- The maximum amount of unused sick leave that an employee can be entitled to accrue remains at 20 days, and
- The change applies to all employees whether they are full-time or part-time.
Remember, it’s your obligation as an employer to ensure you’re aware of your employees’ entitlements.
Changes to the retention money regime for construction contracts
The new Construction Contracts (Retention Money) Amendment Bill proposes to change the way contractors hold retention money under construction contracts.
The current regime allows contractors to mingle retention money with working capital, which can result in subcontractors missing out on money owed to them if the contractor goes into liquidation. This happened in the liquidation of Mainzeal Property and Construction Limited in 2013.
The proposed legislation aims to put clear rules in place around how retention money is to be held to provide protection for subcontractors.
Key changes: The Bill proposes that contractors must:
- Place retention money on trust as soon as possible and keep it separate from other money or assets, and
- Hold retention money in a trust account in a registered bank in New Zealand or in the form of complying instruments (such as an insurance policy or a guarantee).
The Select Committee is expected to report on the Bill in November 2021. Contractors will need to be prepared for the changes when the Bill passes, as failure to comply could result in significant fines.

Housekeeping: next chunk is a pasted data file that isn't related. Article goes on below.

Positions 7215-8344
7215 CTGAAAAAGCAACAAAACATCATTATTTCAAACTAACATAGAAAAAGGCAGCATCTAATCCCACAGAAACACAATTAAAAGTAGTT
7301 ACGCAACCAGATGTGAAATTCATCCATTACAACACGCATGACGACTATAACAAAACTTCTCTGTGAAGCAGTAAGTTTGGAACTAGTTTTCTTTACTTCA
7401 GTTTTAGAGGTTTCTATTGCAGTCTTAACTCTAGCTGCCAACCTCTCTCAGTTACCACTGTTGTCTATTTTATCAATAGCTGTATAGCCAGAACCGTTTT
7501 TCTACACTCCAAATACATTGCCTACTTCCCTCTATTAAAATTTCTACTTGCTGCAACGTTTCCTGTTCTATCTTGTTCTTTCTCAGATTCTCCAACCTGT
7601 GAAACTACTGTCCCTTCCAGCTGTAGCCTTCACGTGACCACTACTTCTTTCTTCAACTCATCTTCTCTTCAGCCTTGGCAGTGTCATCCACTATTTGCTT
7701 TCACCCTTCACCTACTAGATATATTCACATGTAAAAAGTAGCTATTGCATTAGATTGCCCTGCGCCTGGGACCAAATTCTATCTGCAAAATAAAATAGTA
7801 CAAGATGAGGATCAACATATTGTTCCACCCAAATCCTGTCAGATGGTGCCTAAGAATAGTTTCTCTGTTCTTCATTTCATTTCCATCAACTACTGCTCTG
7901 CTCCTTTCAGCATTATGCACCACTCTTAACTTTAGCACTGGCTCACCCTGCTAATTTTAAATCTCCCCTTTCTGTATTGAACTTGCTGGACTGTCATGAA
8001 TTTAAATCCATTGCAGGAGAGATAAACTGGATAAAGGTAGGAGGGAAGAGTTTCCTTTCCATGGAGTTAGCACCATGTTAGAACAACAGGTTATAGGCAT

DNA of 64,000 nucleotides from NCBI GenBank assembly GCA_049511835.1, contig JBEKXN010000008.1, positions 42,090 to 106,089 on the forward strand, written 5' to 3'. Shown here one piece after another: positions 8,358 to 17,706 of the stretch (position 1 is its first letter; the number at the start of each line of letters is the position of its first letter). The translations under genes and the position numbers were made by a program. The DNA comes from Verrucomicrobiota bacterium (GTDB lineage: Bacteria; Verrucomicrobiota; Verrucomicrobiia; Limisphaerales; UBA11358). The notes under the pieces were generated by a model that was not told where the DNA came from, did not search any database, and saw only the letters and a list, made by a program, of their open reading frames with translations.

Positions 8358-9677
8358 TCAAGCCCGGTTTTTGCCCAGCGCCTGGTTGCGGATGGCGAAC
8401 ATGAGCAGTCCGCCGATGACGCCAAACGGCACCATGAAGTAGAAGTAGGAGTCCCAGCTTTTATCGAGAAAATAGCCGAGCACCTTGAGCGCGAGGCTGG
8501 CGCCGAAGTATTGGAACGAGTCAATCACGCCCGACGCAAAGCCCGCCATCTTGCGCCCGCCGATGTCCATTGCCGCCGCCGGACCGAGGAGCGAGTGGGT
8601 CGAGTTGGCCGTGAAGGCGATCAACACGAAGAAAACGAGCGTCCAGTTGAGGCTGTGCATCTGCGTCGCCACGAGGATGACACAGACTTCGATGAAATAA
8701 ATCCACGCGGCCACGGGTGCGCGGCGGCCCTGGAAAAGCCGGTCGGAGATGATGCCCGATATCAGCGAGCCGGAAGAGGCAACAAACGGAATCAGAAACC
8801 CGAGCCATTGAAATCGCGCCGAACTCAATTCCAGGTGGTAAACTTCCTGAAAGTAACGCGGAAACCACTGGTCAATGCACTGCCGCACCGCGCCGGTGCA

Holidays (Increasing Sick Leave) Amendment Act.
We all need to do our bit to reduce carbon emissions and look after the planet better than we have previously
In late March, the Climate Action Toolbox was launched in a major collaborative effort involving the Sustainable Business Network, a number of government agencies and some private sector businesses.
The Climate Change Commission had identified a need for tools to help smaller businesses take action on climate change. Its goal is to help businesses create a tailored step-by-step plan they can use to reduce emissions.
Many small to medium-sized businesses want to do their bit, but are unsure on how to start or what could make the most impact. The Climate Action Toolbox provides tailored advice and support around moving people, moving goods, office operations, site operations and equipment, and designing and making products.
Businesses can work through a self-assessment to identify which areas are relevant to them. Under each area you can choose from a range of specific actions to improve the climate impact of your business. Activities range from limiting non-essential travel, using heating and cooling options efficiently, buying sustainable products, recycling and reducing what goes to the tip, buying products produced locally, using equipment efficiently and upgrading to cleaner technology where possible.
To find out more about how your business can reduce its carbon footprint, go here.
Keep employment agreements and policies up-to-date
Over the past 18 months, we have seen significant changes to employees’ hours of work, rates of remuneration and the expansion of flexible working arrangements as businesses have adapted to the Covid economy.
With most sectors of our economy recovering, and despite some occasional changes in alert levels, both employers and employees should ensure that any agreed post-Covid terms of employment or changes to the workplace are accurately recorded in their employment documentation.
Changes to hours of work and remuneration